I've made baseball not only my career, but my life. This summer will mark my first season playing the game as a 30-year-old, one of the goals I set for myself when I was still using that Dale Murphy glove. Next step: Playing at age 40.

My mom just got a new job this month and one of the first things she told me about it was her hours are more flexible and the office is closer to my summer baseball field, so she hopes to be able to make nearly every game as she has every summer since I started playing Little League.

Ms. Andracki serves as "Team Mom," keeping the scorebook on a nightly basis and she even showed up with Mondos last year in the playoffs as a throwback to a simpler time.

It was my mom who taught me how to keep score and helped me understand the game that has grown into the backbone of my life.

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For my extended family, Mother's Day is the day we all get together to pay tribute to the all the moms.

For me, Mother's Day is an opportunity to honor the woman who shaped my career, my hobbies, my life. 

And the best way to honor my mom is with baseball, particularly Cubs baseball.

As he decides what's next, it's clear Ben Zobrist has something left in the tank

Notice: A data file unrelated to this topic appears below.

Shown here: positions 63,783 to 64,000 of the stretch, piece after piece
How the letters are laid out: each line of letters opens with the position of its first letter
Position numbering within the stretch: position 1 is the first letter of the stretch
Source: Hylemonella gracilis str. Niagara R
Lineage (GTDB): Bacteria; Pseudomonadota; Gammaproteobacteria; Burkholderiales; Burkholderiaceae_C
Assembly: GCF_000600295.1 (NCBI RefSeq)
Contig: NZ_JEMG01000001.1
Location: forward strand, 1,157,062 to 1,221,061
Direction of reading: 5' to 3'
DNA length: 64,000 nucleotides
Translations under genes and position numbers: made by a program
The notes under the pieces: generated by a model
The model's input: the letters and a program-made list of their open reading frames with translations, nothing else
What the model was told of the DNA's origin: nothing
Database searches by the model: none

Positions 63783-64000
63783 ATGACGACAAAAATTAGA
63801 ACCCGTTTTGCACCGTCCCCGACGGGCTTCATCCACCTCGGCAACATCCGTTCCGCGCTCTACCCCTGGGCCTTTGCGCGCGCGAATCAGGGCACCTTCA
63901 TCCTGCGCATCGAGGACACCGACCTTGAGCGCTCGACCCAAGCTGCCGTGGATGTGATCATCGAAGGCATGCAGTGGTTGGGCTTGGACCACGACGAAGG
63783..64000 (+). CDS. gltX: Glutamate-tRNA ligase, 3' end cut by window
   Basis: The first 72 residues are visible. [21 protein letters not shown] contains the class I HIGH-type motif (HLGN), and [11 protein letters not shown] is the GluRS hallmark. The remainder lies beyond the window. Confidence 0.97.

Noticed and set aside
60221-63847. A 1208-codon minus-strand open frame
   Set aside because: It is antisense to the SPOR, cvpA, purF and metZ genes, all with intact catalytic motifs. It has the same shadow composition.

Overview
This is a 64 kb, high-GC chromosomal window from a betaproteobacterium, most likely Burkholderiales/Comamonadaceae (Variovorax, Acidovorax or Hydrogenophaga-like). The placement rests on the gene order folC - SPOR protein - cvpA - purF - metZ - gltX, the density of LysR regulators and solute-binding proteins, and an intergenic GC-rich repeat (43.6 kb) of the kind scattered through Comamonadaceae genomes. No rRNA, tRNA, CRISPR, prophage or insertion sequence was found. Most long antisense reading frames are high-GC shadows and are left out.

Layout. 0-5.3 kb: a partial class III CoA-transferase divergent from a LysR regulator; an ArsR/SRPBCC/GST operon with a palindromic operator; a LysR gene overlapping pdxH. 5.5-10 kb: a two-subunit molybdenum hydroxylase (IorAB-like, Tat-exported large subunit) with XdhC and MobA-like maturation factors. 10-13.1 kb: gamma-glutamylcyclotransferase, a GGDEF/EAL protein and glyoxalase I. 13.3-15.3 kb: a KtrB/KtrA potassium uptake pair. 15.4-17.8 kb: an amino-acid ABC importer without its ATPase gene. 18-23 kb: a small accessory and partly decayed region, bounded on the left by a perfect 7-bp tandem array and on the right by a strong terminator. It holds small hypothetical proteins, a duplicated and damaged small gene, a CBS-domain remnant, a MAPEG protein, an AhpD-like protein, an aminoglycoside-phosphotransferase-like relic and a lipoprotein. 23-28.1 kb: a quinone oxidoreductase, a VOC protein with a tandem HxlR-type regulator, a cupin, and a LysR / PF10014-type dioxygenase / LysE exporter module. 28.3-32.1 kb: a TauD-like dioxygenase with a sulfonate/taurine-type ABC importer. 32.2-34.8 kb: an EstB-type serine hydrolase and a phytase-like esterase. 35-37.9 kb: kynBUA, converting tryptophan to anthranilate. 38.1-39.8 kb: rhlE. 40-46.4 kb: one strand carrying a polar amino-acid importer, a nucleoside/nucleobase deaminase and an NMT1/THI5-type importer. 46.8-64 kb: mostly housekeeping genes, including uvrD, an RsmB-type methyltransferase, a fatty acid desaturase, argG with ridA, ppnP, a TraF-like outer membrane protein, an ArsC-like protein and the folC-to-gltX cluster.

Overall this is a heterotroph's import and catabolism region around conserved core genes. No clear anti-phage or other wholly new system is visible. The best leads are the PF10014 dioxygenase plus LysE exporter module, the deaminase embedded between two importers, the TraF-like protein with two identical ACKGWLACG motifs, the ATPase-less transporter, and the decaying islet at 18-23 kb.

As he decides what's next, it's clear Ben Zobrist has something left in the tank

When Ben Zobrist rejoined the Cubs active roster on Sept. 1, it was fair to wonder how much he could provide offensively. After all, he spent the previous four months on the restricted list while tending to a family matter, last playing a big-league game on May 6.

Zobrist did no baseball activities from May to mid-July, only working out to stay in shape. Although he eventually ramped things up, he played in just 12 minor league rehab games in August before returning to the Cubs, a small number compared to the length of his absence.

Even Zobrist admitted upon his big-league return that his timing at the plate wasn’t where he wanted it to be. And yet, what he did in September was nothing short of impressive. In 21 games, he posted a .284/.377/.388 slash line, performing at a level many couldn’t have expected, considering the circumstances.